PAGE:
The purposes of this study are to quantify and compare vascular function in men and women,
and to determine the effect of age, race-ethnicity, cardiovascular risk factors, biological
markers and hormonal markers on vascular measures to establish gender-specific models.
Men and women with stroke have different risk factor profiles. Women tend to develop stroke
risk factors, subclinical disease, and have vascular events following menopause, presumably
related to the depletion of estrogen. Men, however, tend to develop vascular disease at a
younger age. Sex differences in subclinical disease are poorly understood. Identification of
subclinical disease could lead to more aggressive interventions to prevent stroke and other
The objectives of this study are to quantify and compare vascular function in men and women
by measuring carotid atherosclerosis, endothelial dysfunction, and ankle-brachial index and
then to determine the effect of age, race-ethnicity, cardiovascular risk factors, biological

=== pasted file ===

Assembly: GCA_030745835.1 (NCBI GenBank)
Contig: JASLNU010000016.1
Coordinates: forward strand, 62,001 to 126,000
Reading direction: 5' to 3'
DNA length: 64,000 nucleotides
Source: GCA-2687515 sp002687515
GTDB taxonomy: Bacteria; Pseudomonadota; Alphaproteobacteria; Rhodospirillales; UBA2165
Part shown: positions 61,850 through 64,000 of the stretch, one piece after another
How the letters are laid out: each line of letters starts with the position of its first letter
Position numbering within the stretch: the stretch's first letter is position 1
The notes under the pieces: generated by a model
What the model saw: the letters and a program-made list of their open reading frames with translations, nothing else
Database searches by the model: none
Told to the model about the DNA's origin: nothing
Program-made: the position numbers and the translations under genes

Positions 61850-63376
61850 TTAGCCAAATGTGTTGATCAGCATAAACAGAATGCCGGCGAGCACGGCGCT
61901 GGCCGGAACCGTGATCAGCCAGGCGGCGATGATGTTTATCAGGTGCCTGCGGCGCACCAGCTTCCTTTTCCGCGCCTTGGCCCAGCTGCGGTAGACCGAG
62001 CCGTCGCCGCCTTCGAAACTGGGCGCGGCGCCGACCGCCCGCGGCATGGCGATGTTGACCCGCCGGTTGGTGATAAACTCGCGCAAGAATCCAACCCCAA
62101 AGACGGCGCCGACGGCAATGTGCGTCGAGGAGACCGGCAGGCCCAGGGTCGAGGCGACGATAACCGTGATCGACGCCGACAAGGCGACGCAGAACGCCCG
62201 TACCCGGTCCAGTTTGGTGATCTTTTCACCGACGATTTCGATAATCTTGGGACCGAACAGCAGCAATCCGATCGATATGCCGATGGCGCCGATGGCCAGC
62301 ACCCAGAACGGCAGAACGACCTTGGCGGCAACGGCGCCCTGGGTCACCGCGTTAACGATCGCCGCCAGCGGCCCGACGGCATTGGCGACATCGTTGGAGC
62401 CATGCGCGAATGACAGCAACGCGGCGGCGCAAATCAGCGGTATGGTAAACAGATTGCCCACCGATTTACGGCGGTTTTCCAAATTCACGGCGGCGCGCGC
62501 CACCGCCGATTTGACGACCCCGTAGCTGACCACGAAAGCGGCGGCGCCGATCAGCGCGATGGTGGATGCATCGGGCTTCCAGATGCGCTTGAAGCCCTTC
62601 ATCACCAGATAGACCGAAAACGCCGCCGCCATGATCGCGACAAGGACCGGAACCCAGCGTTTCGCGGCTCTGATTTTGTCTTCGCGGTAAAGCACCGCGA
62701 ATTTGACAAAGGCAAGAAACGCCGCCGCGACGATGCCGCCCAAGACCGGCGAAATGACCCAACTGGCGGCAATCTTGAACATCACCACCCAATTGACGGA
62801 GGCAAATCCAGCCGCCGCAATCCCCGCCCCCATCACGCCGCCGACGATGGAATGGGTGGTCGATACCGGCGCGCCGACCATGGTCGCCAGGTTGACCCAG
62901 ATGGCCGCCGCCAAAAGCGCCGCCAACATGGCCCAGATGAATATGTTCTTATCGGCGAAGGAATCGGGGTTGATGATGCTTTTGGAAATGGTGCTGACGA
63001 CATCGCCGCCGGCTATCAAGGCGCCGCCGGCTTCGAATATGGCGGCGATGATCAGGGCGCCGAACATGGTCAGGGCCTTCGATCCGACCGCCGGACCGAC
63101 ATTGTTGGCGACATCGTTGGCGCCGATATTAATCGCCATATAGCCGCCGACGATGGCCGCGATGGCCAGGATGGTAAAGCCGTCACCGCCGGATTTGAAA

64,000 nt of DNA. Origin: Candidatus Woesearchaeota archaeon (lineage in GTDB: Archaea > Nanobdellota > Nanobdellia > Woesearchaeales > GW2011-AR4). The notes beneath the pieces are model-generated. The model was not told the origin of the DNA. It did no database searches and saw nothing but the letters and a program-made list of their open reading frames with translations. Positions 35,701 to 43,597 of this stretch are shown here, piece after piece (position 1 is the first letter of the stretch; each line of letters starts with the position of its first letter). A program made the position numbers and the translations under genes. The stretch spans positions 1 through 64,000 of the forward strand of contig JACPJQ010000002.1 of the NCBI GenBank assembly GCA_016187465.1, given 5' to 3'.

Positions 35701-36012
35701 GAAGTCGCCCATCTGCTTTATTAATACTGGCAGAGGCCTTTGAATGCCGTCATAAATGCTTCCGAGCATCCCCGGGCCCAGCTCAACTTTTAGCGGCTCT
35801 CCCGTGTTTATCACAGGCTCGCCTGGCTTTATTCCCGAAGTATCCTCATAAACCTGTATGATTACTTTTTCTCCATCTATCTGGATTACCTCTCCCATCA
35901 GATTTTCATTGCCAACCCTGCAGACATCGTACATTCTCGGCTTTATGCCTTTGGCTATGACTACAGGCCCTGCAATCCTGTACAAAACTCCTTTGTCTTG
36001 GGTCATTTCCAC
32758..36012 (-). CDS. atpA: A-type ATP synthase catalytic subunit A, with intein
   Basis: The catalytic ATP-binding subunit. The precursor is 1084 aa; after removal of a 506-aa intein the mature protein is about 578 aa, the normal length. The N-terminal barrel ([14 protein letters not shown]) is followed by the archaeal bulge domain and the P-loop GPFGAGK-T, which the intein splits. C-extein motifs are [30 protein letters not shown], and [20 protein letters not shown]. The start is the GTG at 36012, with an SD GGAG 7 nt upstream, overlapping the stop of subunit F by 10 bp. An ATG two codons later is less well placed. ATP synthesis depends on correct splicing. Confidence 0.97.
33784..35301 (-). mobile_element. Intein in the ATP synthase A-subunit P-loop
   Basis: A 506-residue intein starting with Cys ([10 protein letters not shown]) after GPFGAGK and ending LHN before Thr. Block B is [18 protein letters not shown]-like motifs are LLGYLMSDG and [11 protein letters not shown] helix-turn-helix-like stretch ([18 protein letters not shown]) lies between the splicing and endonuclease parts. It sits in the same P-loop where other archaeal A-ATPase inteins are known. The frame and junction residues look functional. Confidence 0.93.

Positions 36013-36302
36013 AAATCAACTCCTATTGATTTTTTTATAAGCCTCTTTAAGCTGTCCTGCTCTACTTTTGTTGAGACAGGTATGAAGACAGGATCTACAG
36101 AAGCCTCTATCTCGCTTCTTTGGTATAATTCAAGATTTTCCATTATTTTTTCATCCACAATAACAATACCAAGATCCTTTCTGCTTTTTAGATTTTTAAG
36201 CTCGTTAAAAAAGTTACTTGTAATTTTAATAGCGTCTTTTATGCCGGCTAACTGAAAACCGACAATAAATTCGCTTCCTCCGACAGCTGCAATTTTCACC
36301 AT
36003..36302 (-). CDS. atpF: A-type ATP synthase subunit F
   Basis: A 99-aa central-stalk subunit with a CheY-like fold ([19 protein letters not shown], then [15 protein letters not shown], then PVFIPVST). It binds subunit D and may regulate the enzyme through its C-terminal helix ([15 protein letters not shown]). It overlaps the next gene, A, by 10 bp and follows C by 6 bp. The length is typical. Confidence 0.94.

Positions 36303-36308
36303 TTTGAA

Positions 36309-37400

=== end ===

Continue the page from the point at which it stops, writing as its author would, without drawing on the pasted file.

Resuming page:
markers and hormonal markers on these vascular measures to determine gender-specific models.
The aims of this project are to determine if middle-aged men and women at risk for stroke
have differences in functional and structural vascular assessments, and to develop
comprehensive vascular health profiles in men and women.
In this trial, researchers will use a cross-sectional design to study gender differences in
vascular functions and other vascular risk factors in 150 women and 100 men with 1 or more
cardiovascular risk factors but without evidence of stroke, heart disease, or peripheral
vascular disease. Participants will be divided in two age groups: 45 to 54 and 55 to 64 and
will be followed for two years for vascular outcomes, such as stroke, transient ischemic
attack or TIA, or acute coronary syndromes.
Information from this study will help develop a comprehensive gender-specific model of
subclinical disease, discover novel biological and vascular markers for stroke, and provide
critical data to be used in future studies aimed at slowing progression of vascular
dysfunction and preventing stroke.
One or more cardiovascular risk factors
- non-insulin dependent diabetes
- metabolic syndrome, (NCEP ATPIII criteria)
- tobacco smoking
- history of prior stroke (ischemic or hemorrhagic)
- known carotid stenosis
- peripheral vascular disease
- coronary heart disease
- venous thromboembolism
- polycystic ovarian syndrome,
- morbid obesity (BMI > 45 kg/m2)
- women using hormone therapy (hormone replacement, contraceptive pills or patches)
Cheryl Bushnell, MD
Associate Professor, Department of Neurology, Wake Forest University Health Sciences